After several moves in the past year or two, we have ended up with a couple of unheated storage units haphazardly packed with everything from caribou antlers to furniture, drafting tables to fishing nets, sewing fabric to tarps (brown, not the classic Alaska blue variety).
Of course, mixed in with the above, is box after box of who knows what. (I know what, but given this is a “G-rated” blog I can’t say).
I might add, none of it is mine.
Except maybe those caribou antlers. And maybe the fishing nets……. Oh, the drafting table might also be mine. And that tarp sure was handy last time I went camping.
Anyways, on this not particularly cold Saturday (about 0 degrees Fahrenheit) I was charged with the task of extracting the Christmas decorations from those storage units. Not an easy task.
Accompanying me on this expedition were the intrepid Jolie and Ali, renowned explorers of the subarctic. Of course, neither of them brought hats or mittens and ended up spending the bulk of the time in the running car while I entered the realm of the lost and forgotten.
Before going on, I should add that when it comes to Christmas, I consider the Grinch and Scrooge as great failures. Once great fighters for the cause, they succumbed to temptation, celebrated Christmas and led many a young recruit away from crotchety obscurity.
May they be crucified upon Christmas trees.
Back to Saturday.
While I dove bravely into the storage units, mumbling about how the temperature inside the units was a good ten degrees colder, and the boxes and artifacts a good ten degrees colder still, the girls sat in the car arguing.
After 30 minutes of shifting boxes around, it came upon the midday clear, that Christmas sucks and I was cold.
Actually, after thirty minutes of listening to the girls fight while I froze trying to get “their” Christmas decorations out, I lost it. Let’s just say, if Santa was indeed watching there is one not so little boy who will be getting coal in his stocking for Christmas.
By the time I was done with my rant, it was clear to not only the girls but to anyone within a mile that we wouldn’t be celebrating Christmas again until they had children of their own if they so much as uttered another word against each other.
Returning to the storage units, fully heated, I extricated the green and red tubs of Christmas décor, and lodged them ever so gently into the car. (Sarcasm.)
About this time, a light went off in my head, causing me to duck and whirl about in surprise. (Those lights don’t go off very often, and always catch me by surprise.)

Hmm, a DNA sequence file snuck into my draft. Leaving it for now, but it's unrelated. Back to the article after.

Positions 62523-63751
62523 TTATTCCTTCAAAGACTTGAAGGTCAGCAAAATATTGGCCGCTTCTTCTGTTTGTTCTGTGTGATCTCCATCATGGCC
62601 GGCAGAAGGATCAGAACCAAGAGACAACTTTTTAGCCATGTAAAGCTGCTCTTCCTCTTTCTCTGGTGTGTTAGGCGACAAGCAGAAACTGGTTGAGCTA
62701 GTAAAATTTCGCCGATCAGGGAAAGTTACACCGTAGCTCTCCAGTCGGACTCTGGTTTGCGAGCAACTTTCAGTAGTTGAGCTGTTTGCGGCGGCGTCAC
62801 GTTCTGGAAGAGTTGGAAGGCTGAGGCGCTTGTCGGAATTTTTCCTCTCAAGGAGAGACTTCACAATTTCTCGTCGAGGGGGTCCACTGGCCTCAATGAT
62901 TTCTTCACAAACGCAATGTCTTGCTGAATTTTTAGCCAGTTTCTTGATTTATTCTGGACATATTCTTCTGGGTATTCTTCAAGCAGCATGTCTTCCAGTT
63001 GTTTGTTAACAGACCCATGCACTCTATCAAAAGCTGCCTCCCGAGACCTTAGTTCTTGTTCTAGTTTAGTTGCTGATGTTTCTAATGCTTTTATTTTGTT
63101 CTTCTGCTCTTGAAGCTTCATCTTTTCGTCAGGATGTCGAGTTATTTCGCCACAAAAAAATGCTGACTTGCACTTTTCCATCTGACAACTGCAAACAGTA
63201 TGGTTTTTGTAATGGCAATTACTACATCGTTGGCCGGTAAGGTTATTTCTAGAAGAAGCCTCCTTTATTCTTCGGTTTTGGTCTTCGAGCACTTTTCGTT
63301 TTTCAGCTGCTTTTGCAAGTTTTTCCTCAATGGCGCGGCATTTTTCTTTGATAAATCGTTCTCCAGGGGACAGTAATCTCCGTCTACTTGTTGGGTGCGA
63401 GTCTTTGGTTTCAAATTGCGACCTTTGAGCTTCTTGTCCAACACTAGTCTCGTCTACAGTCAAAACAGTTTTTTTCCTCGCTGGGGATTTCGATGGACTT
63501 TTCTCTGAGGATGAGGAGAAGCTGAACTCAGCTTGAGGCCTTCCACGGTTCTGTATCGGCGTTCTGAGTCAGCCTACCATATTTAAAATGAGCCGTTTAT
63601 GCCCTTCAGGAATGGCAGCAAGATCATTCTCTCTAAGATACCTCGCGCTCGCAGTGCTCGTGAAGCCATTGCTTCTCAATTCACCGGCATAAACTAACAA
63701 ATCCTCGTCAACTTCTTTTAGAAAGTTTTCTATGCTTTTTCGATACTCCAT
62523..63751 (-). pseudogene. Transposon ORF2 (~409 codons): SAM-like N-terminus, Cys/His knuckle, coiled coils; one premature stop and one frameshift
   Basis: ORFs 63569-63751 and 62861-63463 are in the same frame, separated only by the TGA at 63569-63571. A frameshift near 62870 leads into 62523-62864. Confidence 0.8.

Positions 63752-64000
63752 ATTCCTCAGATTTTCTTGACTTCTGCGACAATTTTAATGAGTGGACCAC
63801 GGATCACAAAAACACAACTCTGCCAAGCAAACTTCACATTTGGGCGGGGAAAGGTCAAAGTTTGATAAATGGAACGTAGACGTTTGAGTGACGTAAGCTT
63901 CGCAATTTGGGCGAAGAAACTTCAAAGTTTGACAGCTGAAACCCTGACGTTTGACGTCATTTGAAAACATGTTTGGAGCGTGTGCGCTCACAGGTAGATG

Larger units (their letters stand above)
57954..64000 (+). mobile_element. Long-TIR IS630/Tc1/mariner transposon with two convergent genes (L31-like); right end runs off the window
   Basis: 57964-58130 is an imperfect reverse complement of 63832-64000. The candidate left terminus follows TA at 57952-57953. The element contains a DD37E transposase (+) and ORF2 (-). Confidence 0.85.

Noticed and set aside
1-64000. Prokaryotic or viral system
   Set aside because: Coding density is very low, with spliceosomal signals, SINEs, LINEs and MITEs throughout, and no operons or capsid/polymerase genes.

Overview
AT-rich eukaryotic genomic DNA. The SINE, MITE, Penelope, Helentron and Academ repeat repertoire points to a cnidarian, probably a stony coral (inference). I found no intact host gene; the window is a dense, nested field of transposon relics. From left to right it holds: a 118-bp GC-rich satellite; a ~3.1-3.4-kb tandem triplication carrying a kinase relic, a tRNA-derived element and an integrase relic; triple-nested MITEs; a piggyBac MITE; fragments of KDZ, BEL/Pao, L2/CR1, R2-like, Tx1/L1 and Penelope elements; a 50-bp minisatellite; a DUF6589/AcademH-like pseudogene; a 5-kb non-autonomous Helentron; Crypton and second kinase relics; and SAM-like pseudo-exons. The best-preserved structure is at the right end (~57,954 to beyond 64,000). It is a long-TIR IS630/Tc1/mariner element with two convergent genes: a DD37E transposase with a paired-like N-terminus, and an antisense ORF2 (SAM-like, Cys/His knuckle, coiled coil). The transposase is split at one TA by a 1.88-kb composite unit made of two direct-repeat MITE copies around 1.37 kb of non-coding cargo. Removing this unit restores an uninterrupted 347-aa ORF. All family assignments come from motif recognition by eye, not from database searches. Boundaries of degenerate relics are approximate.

My Christmas shopping dilemma was solved. The solution was right in front of me, in those storage units. Inside, box upon box of forgotten possessions sat, waiting to be rediscovered………. under the Christmas tree.
I can wrap those boxes, stick them under the tree, and we can rediscover lost treasures!!!
The kids will love it, after all, the one time they emerged from the car long enough to peek into storage they were trying to grab on to anything that looked like theirs to take back home. This way, they can have it all!!!
And talk about boxes of stuff. Jane will get more presents then she ever has. Boxes and boxes of fabric, sewing patterns, unfinished projects!!
I’ll let you know how it works out- I will save myself days of shopping agony!!!
Come to think of it, just guessing, I may need a place to stay for a while after Christmas.
After arriving home, and unloading the precious cargo, my two little helpers and I headed inside, me to thaw out, them to pick up the house before we could unpack the Christmas goods.
It took another day, but eventually they did just that. And, for the most part, they took my threat to cancel the next 18 years of Christmas seriously.
By Sunday night, the house was clean, the tree was up, and the kids were excitedly watching Christmas movies.
And I, believe it or not, had enjoyed it. It is, perhaps for a long time, the first time in recent memory that I enjoyed the process of decorating for Christmas.
It may have been the excitement of the girls, or just the process of spending a weekend with them, and at home, that wore down my resolve.
Or perhaps it was frostbite.
Or a thawing of the discontinuous permafrost between my ears.
In the end, the process of excavating Christmas had proved to be as much internal as external.
And in a year of change, why not one more?